By Air

Skip the traffic and the lines, and instead see San Francisco's legendary landmarks from a seagull's-eye view. Seaplane Adventures has a fleet of six-passenger seaplanes that soar over the Golden Gate Bridge, around Alcatraz, across San Francisco and up the majestic California coastline. And for special occasions, the company offers a sunset champagne tour. No Instagram filter needed.

Tours depart from Sausalito, and shuttle transportation from Pier 39 is available upon request. Tours start at $189 per adult.

By Bus

First-time visitors, or just travelers on a tight schedule, can get a quick and informative overview of San Francisco's neighborhoods with the City Sightseeing San Francisco Hop On-Hop Off bus tour. For $54.99, a San Francisco Official City Tour one-day pass circumnavigates the best points of interest, from the Palace of Fine Arts Theatre to Union Square to Chinatown, with many more in between. The pass allows you to get off the bus and explore on foot, then pick up the next bus to another destination at your leisure. Several other loops make for good options to suit your schedule and interests, like an abbreviated Downtown City Tour ($32.99), or a jaunt across the Golden Gate Bridge to Sausalito ($32.99). Prices are further discounted if you buy passes online.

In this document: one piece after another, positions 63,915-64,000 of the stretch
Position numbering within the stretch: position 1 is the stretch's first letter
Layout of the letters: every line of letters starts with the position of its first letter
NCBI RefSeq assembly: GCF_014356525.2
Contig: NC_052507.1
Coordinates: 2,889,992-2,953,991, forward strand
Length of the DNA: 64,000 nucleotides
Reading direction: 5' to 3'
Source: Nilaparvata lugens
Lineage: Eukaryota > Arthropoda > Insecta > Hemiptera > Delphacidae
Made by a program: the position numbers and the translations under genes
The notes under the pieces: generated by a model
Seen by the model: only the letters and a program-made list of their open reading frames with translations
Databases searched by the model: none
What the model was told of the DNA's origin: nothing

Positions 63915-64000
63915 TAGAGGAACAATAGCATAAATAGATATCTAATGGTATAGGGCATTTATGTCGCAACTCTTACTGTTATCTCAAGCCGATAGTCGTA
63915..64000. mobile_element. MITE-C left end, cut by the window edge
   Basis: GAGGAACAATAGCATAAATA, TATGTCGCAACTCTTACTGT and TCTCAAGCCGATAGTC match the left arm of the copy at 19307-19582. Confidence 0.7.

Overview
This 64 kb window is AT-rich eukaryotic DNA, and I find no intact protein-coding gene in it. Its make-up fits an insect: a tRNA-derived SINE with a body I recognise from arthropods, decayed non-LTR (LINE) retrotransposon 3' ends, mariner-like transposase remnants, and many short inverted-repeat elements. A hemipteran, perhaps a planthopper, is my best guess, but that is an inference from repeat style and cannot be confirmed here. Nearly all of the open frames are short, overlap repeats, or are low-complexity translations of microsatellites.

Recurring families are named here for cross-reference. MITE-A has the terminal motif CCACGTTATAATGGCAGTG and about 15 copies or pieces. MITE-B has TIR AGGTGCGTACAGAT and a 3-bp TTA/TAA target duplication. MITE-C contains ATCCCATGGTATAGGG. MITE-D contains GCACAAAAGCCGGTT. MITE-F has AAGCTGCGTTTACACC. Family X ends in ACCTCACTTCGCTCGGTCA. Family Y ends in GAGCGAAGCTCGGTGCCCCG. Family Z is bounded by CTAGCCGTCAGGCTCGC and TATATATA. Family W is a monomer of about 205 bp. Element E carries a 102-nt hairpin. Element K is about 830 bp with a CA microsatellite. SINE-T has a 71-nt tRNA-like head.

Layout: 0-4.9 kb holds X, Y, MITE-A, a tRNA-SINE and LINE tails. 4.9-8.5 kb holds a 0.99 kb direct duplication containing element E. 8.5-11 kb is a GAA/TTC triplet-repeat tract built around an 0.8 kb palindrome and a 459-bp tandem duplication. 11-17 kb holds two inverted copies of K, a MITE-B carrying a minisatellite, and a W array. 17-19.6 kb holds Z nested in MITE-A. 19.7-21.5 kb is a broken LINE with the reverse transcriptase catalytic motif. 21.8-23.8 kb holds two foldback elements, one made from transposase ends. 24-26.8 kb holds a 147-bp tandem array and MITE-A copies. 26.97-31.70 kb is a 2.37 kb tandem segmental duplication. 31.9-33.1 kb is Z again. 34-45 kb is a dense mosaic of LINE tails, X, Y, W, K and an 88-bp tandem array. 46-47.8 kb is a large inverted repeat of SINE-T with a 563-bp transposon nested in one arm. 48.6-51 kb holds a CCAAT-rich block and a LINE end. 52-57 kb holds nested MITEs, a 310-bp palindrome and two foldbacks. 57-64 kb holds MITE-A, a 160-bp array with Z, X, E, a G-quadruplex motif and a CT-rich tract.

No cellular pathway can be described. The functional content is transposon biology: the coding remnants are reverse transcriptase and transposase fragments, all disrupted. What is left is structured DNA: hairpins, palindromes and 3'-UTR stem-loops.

With a Small Group

Wanderlusters looking to explore what's beyond the city limits can find a number of options with the boutique Great Pacific Tour Company, offering a choose-your-own-adventure-style tour.

[Read: How to Get Around San Francisco.]

Guided small group tours pick up travelers at their San Francisco hotel and then venture down the scenic Pacific Coast Highway to Carmel and Monterey ($129), wine country in the Sonoma Valley and Napa Valley ($169), Muir Woods National Monument and Sausalito ($89) or around San Francisco ($79).

By Flavor

When it comes to destination dining, San Francisco has an overwhelming array of amazing restaurants – which, to the visitor, is a blessing and a curse. Any time-crunched traveler with culinary curiosity is likely to end up with a case of indecisive paralysis, so you may want to consider a food tour. Companies like Avital Tours invite travelers to sample the city's variety of cuisine on a progressive meal journey. Enjoy four courses, each at a different restaurant. Try tacos in the Mission District, cannolis in North Beach and craft cocktails in Union Square. Peek into the kitchens to meet the chefs along the way.

The cost is $72 to $89 per person, with an optional alcoholic beverage pairing upgrade on the food tours.

To experience more of what San Francisco has to offer, check out the U.S. News Travel guide.

Tags: travel, San Francisco, vacations


Jenna Scatena writes about San Francisco for U.S. News & World Report. Her work has appeared in Afar; BBC Travel; San Francisco Chronicle; Sunset; Travel + Leisure; Marie Claire; O, The Oprah Magazine; Vogue; Self; Delta Sky; Mr Porter; Via; and C California Style, and her stories have been anthologized in The Best Women's Travel Writing Volume 9 (Travelers' Tales) and An Innocent Abroad (Lonely Planet). You can follow her on Twitter and Instagram.